In my ever widening exploration of Japanese popular culture, I have run into a few groups in the style of Morning Musume. AKB48 and its sisters, etc.
One thing I particularly liked about Morning Musume was, in its golden days, the way the girls all seemed like sisters. I realize that a lot of this could have been scripted, but I don’t think all of it was. They were a small group, I think thirteen or fifteen at most, and they worked closely together. As girls cycled in and out, it was clear that they took care of each other and looked after each other (for the most part). This was a dynamic that impressed me. After one of the graduations – I think Niigaki Risa’s, they went backstage with the girls, and if they were faking that, they were some of the best actors that have never been given credit for it. They were utterly heartbroken.
It was sincerely touching. They loved each other (for the most part).
So many other groups were created to try to capitalize on the “idol” craze. One of the most popular were AKB48. It is a group that has something around 140 members and its own theater, separated into different “teams”. They even had a variety show, something like “Hello Morning”, where different members played games and sometimes had batsu games.
It just wasn’t the same. They didn’t have the chemistry.
No, it’s true that there were some members that were more notable than others. Takahashi Minami was one of them. But they were in an environment that was far rougher. The MCs were very hard on them in a comic fashion, insulting them and calling them names. Their shortcomings were paraded about as if they were in a circus, and perhaps they were. Even the songs they did were more racy and less playful. It’s as if the producer of that group took all of the wrong lessons from the popularity of Morning Musume.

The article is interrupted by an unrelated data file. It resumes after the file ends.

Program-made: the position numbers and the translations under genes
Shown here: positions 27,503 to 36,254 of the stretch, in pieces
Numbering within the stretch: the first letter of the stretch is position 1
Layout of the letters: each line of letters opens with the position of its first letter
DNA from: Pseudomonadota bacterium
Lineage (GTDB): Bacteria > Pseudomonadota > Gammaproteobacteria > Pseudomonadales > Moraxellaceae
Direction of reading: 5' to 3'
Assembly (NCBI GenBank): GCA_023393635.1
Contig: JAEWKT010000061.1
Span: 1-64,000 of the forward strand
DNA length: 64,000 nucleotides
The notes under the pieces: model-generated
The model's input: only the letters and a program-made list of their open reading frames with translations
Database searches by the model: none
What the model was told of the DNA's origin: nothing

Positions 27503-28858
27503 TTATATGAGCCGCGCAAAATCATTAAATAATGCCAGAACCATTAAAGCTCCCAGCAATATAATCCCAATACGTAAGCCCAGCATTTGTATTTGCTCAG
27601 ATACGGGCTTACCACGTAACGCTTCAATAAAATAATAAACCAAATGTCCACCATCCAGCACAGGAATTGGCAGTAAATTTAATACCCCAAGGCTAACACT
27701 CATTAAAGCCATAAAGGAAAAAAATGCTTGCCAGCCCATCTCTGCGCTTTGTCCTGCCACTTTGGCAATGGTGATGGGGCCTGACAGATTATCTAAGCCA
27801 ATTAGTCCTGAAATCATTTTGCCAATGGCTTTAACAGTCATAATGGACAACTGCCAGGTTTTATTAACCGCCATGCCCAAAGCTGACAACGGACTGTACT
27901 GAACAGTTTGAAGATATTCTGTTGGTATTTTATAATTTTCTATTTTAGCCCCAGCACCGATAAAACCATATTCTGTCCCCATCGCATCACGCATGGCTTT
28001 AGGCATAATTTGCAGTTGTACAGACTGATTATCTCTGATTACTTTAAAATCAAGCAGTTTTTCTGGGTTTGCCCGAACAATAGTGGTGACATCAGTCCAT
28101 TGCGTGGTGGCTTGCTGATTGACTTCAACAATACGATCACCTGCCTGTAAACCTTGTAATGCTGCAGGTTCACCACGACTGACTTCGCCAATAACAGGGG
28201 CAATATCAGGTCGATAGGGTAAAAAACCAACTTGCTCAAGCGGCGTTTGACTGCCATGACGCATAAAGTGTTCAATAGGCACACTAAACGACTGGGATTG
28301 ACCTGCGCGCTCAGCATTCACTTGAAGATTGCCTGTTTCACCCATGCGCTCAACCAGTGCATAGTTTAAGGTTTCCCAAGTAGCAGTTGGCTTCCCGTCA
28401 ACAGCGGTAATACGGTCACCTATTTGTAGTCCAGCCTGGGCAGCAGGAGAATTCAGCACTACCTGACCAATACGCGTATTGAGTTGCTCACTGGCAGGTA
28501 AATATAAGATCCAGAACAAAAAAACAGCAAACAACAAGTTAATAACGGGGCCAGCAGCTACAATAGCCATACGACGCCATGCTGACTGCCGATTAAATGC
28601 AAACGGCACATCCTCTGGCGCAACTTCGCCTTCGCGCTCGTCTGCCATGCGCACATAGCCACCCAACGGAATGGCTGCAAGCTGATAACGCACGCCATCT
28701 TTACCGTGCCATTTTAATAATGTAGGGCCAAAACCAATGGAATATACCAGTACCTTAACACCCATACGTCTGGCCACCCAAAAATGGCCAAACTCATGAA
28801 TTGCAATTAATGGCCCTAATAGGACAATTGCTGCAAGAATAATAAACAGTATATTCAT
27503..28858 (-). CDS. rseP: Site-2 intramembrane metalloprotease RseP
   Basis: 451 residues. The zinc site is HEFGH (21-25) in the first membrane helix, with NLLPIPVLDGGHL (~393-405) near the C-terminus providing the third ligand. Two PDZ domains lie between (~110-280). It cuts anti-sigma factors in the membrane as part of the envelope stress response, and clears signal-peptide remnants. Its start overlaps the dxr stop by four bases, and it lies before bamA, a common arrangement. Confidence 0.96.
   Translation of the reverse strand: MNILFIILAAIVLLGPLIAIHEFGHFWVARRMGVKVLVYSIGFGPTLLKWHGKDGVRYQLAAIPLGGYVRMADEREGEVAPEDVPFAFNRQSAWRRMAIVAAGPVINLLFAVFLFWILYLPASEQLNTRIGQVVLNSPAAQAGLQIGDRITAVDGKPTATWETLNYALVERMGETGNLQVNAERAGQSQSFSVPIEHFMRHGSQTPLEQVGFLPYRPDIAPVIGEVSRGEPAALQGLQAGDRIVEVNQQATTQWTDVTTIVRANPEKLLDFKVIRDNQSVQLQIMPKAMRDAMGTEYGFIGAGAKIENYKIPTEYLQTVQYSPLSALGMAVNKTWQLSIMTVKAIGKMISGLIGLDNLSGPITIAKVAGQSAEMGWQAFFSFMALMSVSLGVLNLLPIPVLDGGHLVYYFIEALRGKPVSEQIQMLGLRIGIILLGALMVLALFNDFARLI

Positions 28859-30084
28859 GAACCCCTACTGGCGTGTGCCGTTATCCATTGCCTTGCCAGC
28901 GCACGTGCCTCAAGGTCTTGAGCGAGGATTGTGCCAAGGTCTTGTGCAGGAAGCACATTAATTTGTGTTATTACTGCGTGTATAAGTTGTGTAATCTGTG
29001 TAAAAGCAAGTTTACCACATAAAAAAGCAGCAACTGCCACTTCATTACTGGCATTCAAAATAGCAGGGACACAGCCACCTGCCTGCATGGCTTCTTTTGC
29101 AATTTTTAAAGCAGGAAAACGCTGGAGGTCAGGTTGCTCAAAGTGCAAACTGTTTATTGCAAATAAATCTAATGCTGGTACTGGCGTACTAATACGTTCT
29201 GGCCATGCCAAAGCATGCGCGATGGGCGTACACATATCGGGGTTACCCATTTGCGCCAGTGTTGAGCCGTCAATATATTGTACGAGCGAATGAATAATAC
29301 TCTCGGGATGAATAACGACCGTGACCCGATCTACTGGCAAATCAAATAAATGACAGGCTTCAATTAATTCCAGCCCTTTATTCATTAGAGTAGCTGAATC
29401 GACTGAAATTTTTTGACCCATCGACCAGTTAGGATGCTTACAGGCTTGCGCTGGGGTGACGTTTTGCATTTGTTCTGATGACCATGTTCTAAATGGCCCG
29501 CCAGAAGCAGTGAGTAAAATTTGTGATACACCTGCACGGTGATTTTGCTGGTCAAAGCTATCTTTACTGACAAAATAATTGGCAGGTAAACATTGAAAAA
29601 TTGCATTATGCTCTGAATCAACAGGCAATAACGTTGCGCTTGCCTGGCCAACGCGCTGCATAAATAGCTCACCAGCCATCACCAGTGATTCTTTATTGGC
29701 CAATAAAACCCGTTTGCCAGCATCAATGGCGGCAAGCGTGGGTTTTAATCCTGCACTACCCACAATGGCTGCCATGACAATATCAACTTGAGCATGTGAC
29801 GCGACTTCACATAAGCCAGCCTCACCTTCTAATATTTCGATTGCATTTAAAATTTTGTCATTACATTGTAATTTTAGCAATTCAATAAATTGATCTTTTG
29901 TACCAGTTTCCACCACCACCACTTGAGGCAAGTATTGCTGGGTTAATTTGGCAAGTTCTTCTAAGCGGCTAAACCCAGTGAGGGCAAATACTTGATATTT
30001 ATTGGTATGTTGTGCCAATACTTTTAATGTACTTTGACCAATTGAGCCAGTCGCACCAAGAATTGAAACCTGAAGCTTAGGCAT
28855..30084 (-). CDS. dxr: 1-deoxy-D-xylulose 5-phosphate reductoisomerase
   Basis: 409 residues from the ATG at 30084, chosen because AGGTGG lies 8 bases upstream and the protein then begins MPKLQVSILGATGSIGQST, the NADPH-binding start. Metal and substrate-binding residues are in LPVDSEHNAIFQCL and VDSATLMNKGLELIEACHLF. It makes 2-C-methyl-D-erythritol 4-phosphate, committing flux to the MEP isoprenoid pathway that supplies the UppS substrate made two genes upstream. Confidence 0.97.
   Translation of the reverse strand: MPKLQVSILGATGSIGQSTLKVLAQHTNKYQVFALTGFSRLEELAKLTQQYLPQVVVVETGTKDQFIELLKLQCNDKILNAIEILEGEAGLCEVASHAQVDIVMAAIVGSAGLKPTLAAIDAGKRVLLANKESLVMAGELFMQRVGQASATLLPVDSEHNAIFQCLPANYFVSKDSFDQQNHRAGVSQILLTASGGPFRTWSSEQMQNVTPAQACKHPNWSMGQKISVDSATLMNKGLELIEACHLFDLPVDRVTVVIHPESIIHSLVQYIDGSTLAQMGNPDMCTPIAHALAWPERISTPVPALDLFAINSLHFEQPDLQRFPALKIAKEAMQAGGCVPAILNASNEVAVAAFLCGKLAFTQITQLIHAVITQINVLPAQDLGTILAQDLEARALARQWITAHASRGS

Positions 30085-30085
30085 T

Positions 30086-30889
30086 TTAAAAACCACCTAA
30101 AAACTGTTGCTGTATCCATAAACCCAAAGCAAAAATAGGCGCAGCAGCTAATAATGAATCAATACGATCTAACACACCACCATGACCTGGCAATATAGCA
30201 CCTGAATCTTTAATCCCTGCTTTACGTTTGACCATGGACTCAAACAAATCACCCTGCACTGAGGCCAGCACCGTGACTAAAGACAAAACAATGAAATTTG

Which, I suppose, is to be expected when there’s that much money on the line and that many girls to undergo varying degrees of exploitation.
There’s a reason they called the early days of Morning Musume the golden era. And if you want to see why, contrast them with how the idols are presented now. It’s really no contest.
And it’s quite sad. The Japanese culture is not immune to cultural rot.